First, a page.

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Month: January 2014

Czeching Out La Grange

January 29, 2014 by · Leave a Comment 

Czeching Out La Grange

We headed to the Central Texas town of La Grande to “Czech” out what might just be the “Best Little Day Trip in Texas.” Texas Quilt Museum © Rex Vogel, all rights reserved The events of La Grange’s famous Chicken Ranch inspired the stage play, movie, and the lyrics of a popular song, Best Little Whorehouse in Texas. Then there’s the ZZ Top song that still fuels Texas folklore. The brothel is no longer around—it was officially closed in 1973 after operating for more than 130 years. The building was sold and hauled to Dallas where, for awhile, it served as a restaurant that served—what else? Chicken. Later, the building burned to the ground. All that’s left these days is the legend and some fading memories. However, there’s still plenty to do in this town. For starters, we Czeched out the Texas Czech Heritage and Cultural Center. This museum gave us a feel for the culture and early days of Fayette County when thousands of Czech immigrants populated the area. The... [Read more...]

Taking it easy in Monroe, Louisiana…

January 28, 2014 by · Leave a Comment 

Taking it easy in Monroe, Louisiana…

We recently spent two weeks visiting Louisiana.  We were pleasantly surprised by how much there was to do there.  We spent a few days in Shreveport, where we stayed in a Louisiana state park, went bowling, visited a local nature center and a great science museum, and we found a yummy Cajun restaurant and even got to hold a gator! Next we took I-20 over to Monroe, where we found a few more fabulous stops! Monroe is home to the the Chennault Aviation and Military Museum. This free museum covers military history from WWI through Vietnam and specializes in covering aviation-related service members. The museum features displays on individual service members, including their story and memorabilia from their lives. The museum is small, but there is so much history packed into it! When we visited, there were two gentlemen there who acted as guides. They were very knowledgeable and had a passion for their topic! We spent about an hour and a half there but didn’t even visit all the exhibits... [Read more...]

Top 6 Birding Hotspots in Southeastern Arizona

January 27, 2014 by · 2 Comments 

Top 6 Birding Hotspots in Southeastern Arizona

Southeastern Arizona is an ecological crossroads, where the Sierra Madre of Mexico, the Rocky Mountains, and the Sonoran and Chihuahuan deserts all come together. Patagonia-Sonoita Creek Preserve is home to 260 species of birds including the vermilion flycatcher. © Rex Vogel, all rights reserved The abrupt rise of mountains like the Huachucas from the surrounding arid grasslands creates “sky islands” harboring rare species and communities of plants and animals. If you are a birder, Southeastern Arizona is the place to go. Birding enthusiast are attracted to this unique region with many arriving in recreational vehicles. The following are our suggestions for where to find the best birding spots. Generally, they are located along streams and rivers or in forested mountain canyons. Some will have nearby RV parks or forestry campgrounds but will require a drive in your toad/tow vehicle. 6. Patagonia-Sonoita Creek Preserve Between the majestic Santa Rita and beautiful red Patagonia... [Read more...]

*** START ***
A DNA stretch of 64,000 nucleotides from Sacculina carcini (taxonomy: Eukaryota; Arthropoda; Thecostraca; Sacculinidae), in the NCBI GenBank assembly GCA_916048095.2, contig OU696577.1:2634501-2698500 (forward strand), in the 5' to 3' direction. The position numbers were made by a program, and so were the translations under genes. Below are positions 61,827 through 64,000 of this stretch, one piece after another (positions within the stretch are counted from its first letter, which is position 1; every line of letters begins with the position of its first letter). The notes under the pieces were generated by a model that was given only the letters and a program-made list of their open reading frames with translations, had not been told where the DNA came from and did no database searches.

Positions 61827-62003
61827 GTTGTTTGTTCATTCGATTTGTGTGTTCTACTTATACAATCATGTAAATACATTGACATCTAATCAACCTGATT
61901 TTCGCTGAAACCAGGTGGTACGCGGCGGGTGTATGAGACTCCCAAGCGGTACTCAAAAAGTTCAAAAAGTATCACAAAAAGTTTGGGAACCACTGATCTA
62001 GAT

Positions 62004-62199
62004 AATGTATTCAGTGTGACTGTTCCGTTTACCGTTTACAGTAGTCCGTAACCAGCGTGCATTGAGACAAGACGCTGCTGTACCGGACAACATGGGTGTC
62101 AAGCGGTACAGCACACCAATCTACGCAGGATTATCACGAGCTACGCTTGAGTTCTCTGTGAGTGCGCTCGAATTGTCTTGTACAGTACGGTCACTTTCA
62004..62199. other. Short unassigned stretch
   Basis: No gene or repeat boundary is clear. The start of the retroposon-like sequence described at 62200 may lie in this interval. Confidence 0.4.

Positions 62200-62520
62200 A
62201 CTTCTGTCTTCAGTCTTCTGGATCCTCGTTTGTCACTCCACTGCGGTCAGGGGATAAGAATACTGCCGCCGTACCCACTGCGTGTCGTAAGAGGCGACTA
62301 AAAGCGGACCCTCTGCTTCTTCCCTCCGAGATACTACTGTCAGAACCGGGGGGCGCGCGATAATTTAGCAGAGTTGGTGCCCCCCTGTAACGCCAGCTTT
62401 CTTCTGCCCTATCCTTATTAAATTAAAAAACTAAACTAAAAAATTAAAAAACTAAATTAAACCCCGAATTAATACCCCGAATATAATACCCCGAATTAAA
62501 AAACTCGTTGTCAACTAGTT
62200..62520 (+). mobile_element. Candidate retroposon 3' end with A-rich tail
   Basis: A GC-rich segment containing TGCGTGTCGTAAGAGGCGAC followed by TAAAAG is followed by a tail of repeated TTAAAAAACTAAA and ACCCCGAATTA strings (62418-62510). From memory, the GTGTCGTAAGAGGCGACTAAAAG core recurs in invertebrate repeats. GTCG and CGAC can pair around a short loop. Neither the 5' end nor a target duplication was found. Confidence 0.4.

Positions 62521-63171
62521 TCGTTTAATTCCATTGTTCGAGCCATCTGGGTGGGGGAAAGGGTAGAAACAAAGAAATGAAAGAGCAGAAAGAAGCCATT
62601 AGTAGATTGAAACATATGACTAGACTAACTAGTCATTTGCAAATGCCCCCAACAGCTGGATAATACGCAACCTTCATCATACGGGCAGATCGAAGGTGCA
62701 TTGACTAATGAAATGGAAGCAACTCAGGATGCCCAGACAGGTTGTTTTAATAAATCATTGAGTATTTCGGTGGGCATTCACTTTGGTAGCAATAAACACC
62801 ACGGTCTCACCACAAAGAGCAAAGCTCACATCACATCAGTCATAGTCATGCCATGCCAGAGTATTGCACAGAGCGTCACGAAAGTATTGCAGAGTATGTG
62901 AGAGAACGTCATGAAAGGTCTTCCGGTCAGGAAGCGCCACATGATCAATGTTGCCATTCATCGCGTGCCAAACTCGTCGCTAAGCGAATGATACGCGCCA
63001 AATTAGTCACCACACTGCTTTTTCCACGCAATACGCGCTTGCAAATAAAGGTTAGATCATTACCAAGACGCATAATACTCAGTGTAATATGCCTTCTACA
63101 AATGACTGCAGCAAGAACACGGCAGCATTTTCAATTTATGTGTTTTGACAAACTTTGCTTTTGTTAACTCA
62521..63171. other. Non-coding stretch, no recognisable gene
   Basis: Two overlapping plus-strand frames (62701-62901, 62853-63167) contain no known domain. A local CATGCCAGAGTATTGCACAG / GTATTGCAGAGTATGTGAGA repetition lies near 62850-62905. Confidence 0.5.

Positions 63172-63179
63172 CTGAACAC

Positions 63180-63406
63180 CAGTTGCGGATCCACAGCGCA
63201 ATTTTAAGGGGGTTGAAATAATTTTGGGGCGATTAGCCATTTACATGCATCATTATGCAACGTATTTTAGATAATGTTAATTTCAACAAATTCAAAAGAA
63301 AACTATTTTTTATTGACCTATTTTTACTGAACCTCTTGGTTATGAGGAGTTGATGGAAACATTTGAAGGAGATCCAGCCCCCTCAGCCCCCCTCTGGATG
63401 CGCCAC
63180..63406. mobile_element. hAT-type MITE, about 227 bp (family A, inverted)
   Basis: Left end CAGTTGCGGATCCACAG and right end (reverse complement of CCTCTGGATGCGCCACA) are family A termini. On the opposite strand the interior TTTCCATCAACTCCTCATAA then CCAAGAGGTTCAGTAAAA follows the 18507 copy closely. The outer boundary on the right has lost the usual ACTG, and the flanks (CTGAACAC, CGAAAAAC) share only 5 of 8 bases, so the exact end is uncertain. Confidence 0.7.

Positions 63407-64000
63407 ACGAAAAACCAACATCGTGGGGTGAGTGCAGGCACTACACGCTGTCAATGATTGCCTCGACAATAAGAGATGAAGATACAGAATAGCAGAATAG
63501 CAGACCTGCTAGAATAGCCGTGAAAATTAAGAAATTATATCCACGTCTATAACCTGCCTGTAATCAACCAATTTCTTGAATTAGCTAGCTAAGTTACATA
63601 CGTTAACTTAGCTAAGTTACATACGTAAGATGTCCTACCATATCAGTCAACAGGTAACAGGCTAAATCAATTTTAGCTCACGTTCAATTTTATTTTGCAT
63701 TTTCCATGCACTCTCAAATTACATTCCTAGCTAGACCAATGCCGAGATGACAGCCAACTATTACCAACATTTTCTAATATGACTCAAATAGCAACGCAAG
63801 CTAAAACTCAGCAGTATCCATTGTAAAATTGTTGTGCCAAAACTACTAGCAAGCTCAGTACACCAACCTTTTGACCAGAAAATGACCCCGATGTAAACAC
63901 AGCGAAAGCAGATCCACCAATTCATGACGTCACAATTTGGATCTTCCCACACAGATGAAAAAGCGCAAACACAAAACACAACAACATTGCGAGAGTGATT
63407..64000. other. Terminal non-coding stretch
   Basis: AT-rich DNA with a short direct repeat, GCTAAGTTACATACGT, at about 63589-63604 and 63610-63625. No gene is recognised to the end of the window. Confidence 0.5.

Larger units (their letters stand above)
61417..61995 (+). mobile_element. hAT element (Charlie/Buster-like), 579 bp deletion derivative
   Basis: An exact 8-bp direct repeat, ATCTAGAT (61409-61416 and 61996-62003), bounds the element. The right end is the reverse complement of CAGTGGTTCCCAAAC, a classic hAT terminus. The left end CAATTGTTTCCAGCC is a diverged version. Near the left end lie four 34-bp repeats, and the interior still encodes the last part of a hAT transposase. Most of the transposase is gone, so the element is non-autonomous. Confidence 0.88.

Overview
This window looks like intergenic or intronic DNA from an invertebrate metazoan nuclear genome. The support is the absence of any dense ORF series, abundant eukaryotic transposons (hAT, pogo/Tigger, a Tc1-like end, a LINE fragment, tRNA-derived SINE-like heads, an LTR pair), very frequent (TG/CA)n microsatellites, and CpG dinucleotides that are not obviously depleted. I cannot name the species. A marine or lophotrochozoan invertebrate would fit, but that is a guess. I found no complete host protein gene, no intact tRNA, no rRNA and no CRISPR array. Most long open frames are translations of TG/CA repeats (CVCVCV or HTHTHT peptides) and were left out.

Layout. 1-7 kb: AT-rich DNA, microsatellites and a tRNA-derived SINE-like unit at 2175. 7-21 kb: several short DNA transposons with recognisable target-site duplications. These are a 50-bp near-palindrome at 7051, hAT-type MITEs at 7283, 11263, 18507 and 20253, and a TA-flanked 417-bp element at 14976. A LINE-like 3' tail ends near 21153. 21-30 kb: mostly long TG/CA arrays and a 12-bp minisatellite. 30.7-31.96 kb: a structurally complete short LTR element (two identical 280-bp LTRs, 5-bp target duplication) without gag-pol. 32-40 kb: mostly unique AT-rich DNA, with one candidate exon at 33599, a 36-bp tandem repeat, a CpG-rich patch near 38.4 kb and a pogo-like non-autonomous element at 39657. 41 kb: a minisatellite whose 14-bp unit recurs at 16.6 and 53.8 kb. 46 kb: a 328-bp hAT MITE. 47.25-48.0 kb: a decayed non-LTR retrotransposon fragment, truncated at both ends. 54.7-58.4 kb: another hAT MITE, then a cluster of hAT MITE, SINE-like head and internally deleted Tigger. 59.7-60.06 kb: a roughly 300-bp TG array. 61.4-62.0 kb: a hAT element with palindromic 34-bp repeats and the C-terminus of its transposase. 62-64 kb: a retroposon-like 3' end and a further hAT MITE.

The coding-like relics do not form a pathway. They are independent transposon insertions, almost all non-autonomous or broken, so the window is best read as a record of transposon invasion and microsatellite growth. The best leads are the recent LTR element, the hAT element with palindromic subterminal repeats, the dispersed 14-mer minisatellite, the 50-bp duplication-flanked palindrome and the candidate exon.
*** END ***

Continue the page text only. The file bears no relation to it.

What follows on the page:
Conquering a Demon–Part 2

January 26, 2014 by · Leave a Comment 

Conquering a Demon–Part 2

In my last post (see January  19, 2014) I was sharing an experience I enjoyed in early December 2013 after two miserable downhill skiing adventures. Deciding to face my demon, I undertook a Yellowbird Group Ski Lesson at the Taos Ski Valley. My instructor, Karen, was not only competent and professional, but she was nurturing and kind as well. After starting on the bunny hill, we moved on to another gentle, but slightly longer slope. We skied there until lunch, took a break, during which Terry and I had a sandwich at one of a number of restaurants at the resort. It was only then that I noticed how cold my hands had become. I had been so focused on skiing, I had not even felt cold. After lunch, I met Karen at a new ski lift as she had decided I was ready to take on yet another challenge. I should mention that as the temperature was only 20 degrees, it was very early in the season and it was snowing significantly during the entire lesson, I was Karen’s only student that day. Therefore,... [Read more...]

How Pinterest can transform a dreadful trip with kids into a fun one for everyone.

January 24, 2014 by · Leave a Comment 

Traveling with kids.  Some friends of mine dread it and wait until their kids are much older before taking the road for long distance. Others like us don’t hesitate one second to embark in an adventure.   What is the difference between these families?   I think it can be summed up in one word – ORGANIZATION. When you travel with you kids you need to be creative in order to keep them entertained on the road. My husband’s parents used to live about six and a half hour from our home in Northern Ontario.  When we had our first born, we learned quickly to keep him busy while driving and how to adapt to life with kids. Within six years, three siblings joined him and our trips are fun (except when one child got sick in the truck once or twice…). Organization is a skill that you can learn – particularly if you travel long distance with kids. And when I say organization I don’t think only about packing clothes and preparing a lunch for the road.  No, I am thinking more of planning... [Read more...]